Detroit Materials Hopes to Reinvent Steel in America’s Car Capital
Good old-fashioned iron and steel helped make Detroit the powerhouse of 20th Century industrial America. A startup called Detroit Materials is hoping to lead a renaissance for these hardworking metals, backed by technology from Wayne State University.
The company finalized a licensing agreement with WSU in June, allowing it to commercialize a kind of high-strength, low-alloy steel and cast iron developed at the university.
The technology has possible uses in automotive, defense, and mining. Detroit Materials hopes to open a manufacturing facility in Detroit within the next year, but for now, it’s testing the materials in automotive drivetrain and wear-resistance pilot projects, both for undisclosed customers.
The company is comprised of CEO Pedro Guillen and chief technical officer Nick Moroz.
In the past few years, Guillen says, a new way to design steel has emerged that doesn’t rely on alloying materials to make them stronger or more flexible. Instead, as WSU chemical engineering professor Susil Putatunda discovered, the chemical process can be tweaked and re-engineered through austempering, a heat treatment process, according to what the customer wants.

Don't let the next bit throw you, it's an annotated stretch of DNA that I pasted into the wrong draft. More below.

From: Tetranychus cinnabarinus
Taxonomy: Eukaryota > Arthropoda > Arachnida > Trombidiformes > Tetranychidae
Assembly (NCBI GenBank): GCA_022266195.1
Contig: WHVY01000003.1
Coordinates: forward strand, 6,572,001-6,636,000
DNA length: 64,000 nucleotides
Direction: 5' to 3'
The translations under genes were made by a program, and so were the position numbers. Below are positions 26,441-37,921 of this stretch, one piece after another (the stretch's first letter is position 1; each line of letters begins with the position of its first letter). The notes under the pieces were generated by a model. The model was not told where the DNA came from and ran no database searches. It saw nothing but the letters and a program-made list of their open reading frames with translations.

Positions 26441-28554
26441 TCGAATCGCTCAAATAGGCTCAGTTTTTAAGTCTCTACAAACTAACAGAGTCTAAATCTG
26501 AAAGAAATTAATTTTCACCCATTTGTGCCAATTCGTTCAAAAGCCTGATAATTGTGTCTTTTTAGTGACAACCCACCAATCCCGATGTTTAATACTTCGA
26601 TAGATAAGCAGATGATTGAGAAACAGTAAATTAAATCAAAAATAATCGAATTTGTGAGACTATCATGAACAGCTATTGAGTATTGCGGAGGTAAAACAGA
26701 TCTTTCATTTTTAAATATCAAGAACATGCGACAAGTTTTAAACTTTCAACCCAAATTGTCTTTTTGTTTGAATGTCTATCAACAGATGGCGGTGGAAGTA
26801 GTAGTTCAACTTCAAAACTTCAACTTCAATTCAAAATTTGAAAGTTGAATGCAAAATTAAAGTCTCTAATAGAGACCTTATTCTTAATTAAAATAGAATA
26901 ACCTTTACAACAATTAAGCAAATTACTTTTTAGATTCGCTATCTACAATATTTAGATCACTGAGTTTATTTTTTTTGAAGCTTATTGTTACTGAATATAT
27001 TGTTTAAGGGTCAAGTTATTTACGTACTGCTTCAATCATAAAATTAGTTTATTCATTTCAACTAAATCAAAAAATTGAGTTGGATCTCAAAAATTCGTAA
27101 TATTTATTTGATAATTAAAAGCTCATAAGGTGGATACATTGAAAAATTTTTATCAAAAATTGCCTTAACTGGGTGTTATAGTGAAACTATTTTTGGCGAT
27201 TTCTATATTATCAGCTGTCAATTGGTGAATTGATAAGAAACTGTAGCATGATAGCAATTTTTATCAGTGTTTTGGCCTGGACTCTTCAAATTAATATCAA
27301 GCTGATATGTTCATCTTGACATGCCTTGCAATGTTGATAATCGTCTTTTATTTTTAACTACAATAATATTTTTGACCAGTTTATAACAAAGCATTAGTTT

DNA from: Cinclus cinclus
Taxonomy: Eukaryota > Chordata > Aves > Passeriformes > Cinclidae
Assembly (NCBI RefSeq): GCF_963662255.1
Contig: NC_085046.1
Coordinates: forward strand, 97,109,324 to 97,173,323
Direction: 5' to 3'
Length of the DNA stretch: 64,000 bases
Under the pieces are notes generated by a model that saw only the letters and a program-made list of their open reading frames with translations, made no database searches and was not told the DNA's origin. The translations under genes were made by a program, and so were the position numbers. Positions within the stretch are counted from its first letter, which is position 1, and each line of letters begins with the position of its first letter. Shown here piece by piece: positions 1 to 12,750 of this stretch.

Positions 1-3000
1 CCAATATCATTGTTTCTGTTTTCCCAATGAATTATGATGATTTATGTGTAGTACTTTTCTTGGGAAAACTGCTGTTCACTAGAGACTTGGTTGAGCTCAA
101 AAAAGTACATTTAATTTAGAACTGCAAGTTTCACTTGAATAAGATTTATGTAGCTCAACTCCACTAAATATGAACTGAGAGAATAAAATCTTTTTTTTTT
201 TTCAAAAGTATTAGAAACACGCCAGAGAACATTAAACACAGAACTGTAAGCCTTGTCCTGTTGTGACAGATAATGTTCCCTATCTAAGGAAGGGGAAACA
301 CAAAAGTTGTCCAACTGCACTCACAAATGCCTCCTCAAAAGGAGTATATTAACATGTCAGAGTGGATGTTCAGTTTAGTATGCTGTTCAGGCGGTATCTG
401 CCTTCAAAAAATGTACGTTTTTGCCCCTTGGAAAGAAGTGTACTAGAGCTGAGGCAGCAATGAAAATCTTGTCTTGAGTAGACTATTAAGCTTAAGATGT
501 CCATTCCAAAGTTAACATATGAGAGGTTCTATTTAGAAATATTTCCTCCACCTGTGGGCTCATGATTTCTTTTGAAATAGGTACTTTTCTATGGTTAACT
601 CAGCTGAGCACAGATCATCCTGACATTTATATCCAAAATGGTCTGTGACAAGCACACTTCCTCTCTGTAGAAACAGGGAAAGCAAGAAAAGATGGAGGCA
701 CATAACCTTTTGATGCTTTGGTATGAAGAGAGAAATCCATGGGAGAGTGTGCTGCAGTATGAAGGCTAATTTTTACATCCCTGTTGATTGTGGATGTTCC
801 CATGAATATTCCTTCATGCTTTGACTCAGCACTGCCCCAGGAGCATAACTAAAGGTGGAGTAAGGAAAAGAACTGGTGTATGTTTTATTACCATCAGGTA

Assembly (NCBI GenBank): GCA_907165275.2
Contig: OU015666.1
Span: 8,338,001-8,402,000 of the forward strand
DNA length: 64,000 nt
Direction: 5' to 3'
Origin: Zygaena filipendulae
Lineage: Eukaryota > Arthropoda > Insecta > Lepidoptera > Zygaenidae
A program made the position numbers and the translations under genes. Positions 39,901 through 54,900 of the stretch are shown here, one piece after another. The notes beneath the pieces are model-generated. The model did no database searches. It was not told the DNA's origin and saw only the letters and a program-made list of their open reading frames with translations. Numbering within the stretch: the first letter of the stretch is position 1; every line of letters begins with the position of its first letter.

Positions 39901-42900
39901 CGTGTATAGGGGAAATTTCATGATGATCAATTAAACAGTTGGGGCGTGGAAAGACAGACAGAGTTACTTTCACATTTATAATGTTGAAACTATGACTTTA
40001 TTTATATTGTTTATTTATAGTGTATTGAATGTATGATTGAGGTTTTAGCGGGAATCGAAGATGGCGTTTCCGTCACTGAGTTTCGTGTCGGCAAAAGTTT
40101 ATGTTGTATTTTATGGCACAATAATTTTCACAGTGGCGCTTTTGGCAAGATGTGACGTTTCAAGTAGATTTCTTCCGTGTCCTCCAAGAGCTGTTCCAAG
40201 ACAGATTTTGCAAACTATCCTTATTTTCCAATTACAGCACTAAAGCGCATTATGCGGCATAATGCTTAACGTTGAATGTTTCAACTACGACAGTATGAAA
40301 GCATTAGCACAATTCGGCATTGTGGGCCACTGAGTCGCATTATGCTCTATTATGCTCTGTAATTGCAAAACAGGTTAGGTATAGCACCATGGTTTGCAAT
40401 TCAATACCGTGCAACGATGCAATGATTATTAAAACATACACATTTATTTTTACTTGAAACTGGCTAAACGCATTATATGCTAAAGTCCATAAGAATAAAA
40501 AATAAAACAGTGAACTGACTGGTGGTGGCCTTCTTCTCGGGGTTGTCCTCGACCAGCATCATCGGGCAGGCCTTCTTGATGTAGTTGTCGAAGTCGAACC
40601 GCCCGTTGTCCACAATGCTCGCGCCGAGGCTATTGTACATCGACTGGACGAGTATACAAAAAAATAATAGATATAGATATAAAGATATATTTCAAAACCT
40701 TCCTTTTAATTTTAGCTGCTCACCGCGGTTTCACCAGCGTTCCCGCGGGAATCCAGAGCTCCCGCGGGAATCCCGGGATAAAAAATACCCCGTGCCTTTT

“We can go back, find out the specs, and fine-tune the chemistry and process in order to create the desired material. That’s not being done by any other company in the U.S.,” he says.
Moroz adds that the pair became interested in licensing WSU’s advanced materials technology because of the steel’s ability to withstand fracturing and its high level of impact resistance. “It lends itself well to military armor, mining operations, and automotive applications,” he says, adding that Detroit Materials’ products are cheaper traditional exotic materials.
Guillen’s background is in technical consulting and commercialization. He’s a serial entrepreneur who spent part of his career working with Ford on product management, and he’s also worked on developing military vehicles.
Moroz’s background is in material science and mechanical engineering with “a lot of focus on metallurgy.” He invented a thermal spray product for lithium-ion battery electrodes and solar cells while at the University of Michigan, which was spun off into CSquared Innovations.
The original research by WSU’s Putatunda was funded by the National Science Foundation and the New Economy Initiative’s Technology Development Incubator Program. Guillen served as the entrepreneur-in-residence at the Detroit Technology Exchange before founding the company in September 2013, thanks to $250,000 from Detroit Innovate, an early-stage investment fund under the Invest Detroit umbrella.
“All of these groups and the resources they have available came together to move the technology forward to market,” says Joan Dunbar, associate vice president of technology commercialization at WSU. “The whole ecosystem worked together.”
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